NIRI 2014 roundup: part two

Jun 12, 2014
<p>Hear what happened on Tuesday and Wednesday at NIRI&rsquo;s 2014 conference</p>

At NIRI’s annual conference on Tuesday morning, the audience got to enjoy another reimagining, if that’s the right word, of a Vegas-based movie.

The day before, conference co-chairs Mark Donohue and Laura Graves had been superimposed onto a clip from Ocean’s 11. On Tuesday, they appeared as extra characters in the morning-after scene from The Hangover, a film about three friends who wake up in a Vegas hotel room with no idea what happened the day before.

It was a fitting skit given that Monday night featured a number of drinks events and parties, including one put on by NIRI called ‘Extremely happy hour’, a reference to the ‘extreme IR’ theme of this year’s conference.

Prior to the Hangover snippet, the audience watched a chat between NIRI president and CEO Jeff Morgan and NIRI board chairman John Chevalier about the state of IR and the association. Morgan talked about NIRI’s plans to launch an IR certification, which he said would have ‘charter’ in the name and allow recipients to put an IR designation after their title, in a similar fashion to the CFA credential. [To read more about this topic, see the roundup of days one and two.]

Morgan then discussed NIRI’s international plans. Along with IR certification, which is to be offered globally, Morgan said the association would continue to conduct roadshows in Asia and was also exploring how it could help other overseas markets. For example, NIRI is testing an approach in South Africa where it is going to run a LinkedIn group for the local IR community.

During the morning, attendees also got a briefing on the global economic outlook from Dr Christopher Probyn, chief economist at State Street Global Advisors.

Toward the end of the day, your correspondent moderated a session with an unusual format: an IR services shark tank. In the session, IROs debated how a hypothetical budget surplus should be spent in three different areas of IR practice, while a panel of IR experts – the sharks – grilled the IROs on their arguments.

The audience then voted on where they would put the money. They opted to allocate the surplus budget to in-person meetings rather than virtual meetings, newswire distribution over web-only disclosure and social media tools rather than IR apps. After that, it was time for cocktails and the last chance for delegates to browse the booths in the services showcase.

Service providers often use NIRI’s conference to launch new products and this year was no exception. Among the new launches, two IR website providers – Investis and Q4 Web Systems – both revealed new surveillance tools. Investis’ clients can now identify which banks, law firms, hedge funds and other organizations have looked at their corporate website, and also what type of content they were interested in.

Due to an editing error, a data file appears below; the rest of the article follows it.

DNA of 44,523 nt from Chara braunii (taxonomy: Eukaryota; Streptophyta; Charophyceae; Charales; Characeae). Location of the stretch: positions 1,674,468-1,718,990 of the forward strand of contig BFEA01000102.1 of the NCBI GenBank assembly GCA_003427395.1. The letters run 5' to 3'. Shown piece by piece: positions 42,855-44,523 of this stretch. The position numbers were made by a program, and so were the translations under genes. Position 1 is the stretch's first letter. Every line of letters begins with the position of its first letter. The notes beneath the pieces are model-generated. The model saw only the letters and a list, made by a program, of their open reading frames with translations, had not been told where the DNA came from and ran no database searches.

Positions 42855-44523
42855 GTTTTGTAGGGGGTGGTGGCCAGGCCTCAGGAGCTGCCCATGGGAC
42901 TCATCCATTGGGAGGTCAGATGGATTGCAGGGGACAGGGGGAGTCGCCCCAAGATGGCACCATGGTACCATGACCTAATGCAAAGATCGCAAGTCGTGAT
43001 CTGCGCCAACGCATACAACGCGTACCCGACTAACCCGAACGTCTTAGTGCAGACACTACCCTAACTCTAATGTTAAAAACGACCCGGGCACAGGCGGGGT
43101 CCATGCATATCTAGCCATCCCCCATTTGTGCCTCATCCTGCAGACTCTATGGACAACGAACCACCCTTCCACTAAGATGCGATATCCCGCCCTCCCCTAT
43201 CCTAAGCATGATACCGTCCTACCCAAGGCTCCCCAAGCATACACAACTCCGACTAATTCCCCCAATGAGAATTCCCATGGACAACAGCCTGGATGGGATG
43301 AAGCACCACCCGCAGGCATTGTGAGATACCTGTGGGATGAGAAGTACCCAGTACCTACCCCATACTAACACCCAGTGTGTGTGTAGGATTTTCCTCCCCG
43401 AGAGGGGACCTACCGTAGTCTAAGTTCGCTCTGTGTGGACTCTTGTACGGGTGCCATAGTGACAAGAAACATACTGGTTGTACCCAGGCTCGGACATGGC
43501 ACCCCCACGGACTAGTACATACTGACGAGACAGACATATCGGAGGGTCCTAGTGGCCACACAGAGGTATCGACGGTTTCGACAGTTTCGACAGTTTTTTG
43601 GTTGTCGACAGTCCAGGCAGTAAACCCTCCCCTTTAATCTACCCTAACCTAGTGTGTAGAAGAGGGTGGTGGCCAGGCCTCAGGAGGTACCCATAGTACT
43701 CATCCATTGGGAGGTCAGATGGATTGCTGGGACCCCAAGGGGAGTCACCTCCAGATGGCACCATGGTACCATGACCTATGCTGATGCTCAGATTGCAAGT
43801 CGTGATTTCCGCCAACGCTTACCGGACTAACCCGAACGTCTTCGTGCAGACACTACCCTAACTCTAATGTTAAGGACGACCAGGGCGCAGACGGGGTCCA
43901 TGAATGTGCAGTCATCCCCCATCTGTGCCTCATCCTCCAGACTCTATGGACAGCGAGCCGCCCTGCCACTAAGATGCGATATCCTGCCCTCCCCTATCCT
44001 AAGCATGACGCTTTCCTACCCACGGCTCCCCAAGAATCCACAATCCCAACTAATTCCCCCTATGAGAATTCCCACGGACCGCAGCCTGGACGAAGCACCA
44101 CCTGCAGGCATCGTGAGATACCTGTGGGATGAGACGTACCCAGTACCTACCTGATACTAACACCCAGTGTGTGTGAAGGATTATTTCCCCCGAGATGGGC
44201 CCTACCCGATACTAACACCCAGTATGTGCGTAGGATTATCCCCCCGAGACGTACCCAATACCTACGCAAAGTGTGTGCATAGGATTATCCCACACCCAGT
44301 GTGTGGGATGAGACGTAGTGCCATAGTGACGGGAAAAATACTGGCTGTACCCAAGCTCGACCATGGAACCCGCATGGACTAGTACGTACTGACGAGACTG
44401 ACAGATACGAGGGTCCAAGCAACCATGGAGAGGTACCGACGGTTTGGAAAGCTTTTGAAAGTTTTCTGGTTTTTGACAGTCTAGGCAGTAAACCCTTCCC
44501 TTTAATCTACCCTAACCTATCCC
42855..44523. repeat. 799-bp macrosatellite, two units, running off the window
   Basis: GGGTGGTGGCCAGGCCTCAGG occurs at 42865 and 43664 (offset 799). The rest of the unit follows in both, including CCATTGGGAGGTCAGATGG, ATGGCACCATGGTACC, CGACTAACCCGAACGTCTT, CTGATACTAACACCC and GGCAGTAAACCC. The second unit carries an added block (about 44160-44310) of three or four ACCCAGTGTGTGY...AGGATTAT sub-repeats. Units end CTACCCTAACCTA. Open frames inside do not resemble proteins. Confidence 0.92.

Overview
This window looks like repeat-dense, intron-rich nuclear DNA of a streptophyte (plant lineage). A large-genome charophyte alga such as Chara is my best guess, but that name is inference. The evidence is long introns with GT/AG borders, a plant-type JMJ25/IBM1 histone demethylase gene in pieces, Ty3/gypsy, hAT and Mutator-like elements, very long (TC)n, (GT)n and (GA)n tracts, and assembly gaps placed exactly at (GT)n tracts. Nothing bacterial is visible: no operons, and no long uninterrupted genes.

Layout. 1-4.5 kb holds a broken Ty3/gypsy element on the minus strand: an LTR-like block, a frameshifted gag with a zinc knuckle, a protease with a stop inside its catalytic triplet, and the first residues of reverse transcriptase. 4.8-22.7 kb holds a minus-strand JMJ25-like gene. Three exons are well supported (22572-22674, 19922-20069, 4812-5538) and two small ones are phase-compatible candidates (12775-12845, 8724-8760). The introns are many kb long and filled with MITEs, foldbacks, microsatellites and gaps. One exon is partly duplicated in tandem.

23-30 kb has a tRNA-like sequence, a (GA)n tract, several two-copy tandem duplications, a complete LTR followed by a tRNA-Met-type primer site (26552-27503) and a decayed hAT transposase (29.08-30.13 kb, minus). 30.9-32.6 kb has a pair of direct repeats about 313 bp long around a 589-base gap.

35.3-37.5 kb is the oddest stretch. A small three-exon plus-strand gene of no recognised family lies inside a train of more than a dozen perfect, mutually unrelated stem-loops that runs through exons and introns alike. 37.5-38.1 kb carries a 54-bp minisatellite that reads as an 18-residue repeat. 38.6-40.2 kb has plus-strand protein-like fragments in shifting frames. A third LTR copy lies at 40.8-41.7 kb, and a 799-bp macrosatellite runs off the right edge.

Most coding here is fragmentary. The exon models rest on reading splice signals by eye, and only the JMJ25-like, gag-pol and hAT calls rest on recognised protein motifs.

Q4, meanwhile, launched a surveillance tool that monitors social sentiment and sends an email alert when the online mood about a company shifts from the norm, or if chatter about a company suddenly spikes. The firm also released an analytics tool that breaks down how investors are using the corporate website, as well as which institutions are making visits and what they are looking for on the site.

[The following paragraph has been updated to clarify how Investis' and Q4's tools work for identifying website visitors.] Investis’ and Q4’s new products identify which firms are coming to the corporate site – potentially highly useful information for an IRO, as well as others within the company. Both firms use Google Analytics as their primary source, and then combine this data with proprietary research. Investis spent 18 months building its database so it could match website visits to different organizations.

The conference crowd tends to thin out a bit on Wednesday morning but for those who stuck around this year there was a thought-provoking keynote from author and emotional intelligence expert Steve Smith. In a wide-ranging speech, he covered areas such as the reason our brains often freeze up when we feel under pressure and why confidence and competence are not the same thing.

Smith’s overall point was that by better understanding what confidence is and how it works, we can carry it with us and make the most of our potential. He didn’t go into details about how to apply his theories during the talk, but that information is contained in his new book – and all those in attendance received a free copy. As is traditional, the conference co-chairs wrapped up the final main session by revealing the location of next year’s conference: in 2015, NIRI is swapping Sin City for the Windy City, and heading to Chicago.

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